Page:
If I were “You”: How Academics Can Stop Worrying and Learn to Love “the Encyclopedia that Anyone Can Edit”

The sense that the participatory web represents a storming of the informational Bastille is shared by many scholars in our dealings with the representative that most closely touches on our professional lives—the Wikipedia, “the encyclopedia that anyone can edit”. University instructors (and even whole departments) commonly forbid students from citing the Wikipedia in their work (Fung 2007). Praising it on an academic listserv is still a reliable way of provoking a fight. Wikipedia founder Jimmy Wales’s suggestion that college students should not cite encyclopedias, including his own, as a source in their work is gleefully misrepresented in academic trade magazines and blogs (e.g. Wired Campus 2006). Read the rest of this entry »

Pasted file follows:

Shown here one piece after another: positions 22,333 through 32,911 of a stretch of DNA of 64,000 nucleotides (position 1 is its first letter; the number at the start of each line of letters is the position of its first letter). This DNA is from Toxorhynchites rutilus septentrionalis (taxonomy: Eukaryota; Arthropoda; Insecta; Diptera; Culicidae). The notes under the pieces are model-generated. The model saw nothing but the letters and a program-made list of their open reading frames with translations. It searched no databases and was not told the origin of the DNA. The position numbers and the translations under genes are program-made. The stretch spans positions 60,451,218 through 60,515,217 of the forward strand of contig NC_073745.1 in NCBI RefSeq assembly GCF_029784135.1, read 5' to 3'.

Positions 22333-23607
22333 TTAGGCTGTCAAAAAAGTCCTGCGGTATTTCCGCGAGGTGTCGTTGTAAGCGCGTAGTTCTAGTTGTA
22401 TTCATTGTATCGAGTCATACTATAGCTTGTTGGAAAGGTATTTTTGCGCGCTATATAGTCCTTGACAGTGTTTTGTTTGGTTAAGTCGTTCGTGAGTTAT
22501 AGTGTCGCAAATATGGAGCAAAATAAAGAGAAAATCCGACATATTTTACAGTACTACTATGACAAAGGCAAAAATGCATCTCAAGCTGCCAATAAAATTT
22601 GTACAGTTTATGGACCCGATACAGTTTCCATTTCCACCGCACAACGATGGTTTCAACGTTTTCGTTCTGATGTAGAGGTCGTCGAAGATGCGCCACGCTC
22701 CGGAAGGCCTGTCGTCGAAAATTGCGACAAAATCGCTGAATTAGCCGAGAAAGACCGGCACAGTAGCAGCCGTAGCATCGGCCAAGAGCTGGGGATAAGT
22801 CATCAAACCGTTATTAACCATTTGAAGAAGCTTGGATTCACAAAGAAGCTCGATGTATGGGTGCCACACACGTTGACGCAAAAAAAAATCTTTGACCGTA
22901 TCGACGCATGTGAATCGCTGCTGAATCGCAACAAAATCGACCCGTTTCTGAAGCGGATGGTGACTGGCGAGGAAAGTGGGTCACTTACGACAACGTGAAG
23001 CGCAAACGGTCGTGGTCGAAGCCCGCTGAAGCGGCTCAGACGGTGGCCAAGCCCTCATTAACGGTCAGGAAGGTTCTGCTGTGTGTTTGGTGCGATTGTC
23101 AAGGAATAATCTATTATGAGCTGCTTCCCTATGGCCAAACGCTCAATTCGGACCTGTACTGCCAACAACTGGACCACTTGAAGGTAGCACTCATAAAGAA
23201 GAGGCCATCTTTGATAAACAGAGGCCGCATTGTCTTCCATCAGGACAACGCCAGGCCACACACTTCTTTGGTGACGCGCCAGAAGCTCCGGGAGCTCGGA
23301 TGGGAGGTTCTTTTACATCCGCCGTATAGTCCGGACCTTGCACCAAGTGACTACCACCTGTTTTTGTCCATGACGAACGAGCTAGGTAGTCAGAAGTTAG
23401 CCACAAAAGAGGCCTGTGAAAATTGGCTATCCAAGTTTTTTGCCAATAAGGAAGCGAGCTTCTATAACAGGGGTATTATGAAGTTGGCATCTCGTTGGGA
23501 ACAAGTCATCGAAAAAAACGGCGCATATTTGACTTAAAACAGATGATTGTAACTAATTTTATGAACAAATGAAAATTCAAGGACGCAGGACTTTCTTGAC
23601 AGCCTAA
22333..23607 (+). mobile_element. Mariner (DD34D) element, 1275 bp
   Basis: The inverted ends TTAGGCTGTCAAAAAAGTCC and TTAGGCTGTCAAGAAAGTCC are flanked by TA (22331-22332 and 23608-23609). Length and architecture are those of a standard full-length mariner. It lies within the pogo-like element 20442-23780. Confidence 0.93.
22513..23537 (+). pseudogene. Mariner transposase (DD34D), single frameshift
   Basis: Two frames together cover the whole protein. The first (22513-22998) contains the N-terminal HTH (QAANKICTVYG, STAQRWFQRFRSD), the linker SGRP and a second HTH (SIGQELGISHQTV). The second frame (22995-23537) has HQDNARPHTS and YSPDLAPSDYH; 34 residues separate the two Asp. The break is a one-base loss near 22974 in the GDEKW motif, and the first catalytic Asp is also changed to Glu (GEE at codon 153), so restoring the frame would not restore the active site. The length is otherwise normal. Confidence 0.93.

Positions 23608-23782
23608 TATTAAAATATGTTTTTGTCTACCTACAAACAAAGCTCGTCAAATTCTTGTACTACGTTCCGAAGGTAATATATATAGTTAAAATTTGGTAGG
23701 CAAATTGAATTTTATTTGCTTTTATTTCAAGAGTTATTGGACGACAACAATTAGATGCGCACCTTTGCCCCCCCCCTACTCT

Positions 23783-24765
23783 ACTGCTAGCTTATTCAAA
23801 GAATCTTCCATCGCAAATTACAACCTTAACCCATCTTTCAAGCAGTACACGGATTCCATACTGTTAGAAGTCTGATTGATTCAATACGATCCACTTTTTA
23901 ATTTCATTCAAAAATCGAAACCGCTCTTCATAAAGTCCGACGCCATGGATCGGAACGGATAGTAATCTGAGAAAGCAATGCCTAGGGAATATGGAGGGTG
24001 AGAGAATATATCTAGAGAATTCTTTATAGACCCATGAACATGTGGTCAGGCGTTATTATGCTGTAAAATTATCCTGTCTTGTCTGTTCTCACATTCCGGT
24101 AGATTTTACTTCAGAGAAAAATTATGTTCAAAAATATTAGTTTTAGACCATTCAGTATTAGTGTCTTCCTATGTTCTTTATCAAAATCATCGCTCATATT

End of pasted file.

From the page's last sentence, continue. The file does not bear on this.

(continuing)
Why should I write for your Wiki? Towards an economics of collaborative scholarship.

I’d like to begin today by telling you the story of how I came to write this paper. Ever since I was in high school, I have used a process called “constructive procrastination” to get things done. This system involves collecting a bunch of projects due at various times and then avoiding work on the one that is due right now by finishing something else instead. Read the rest of this entry »
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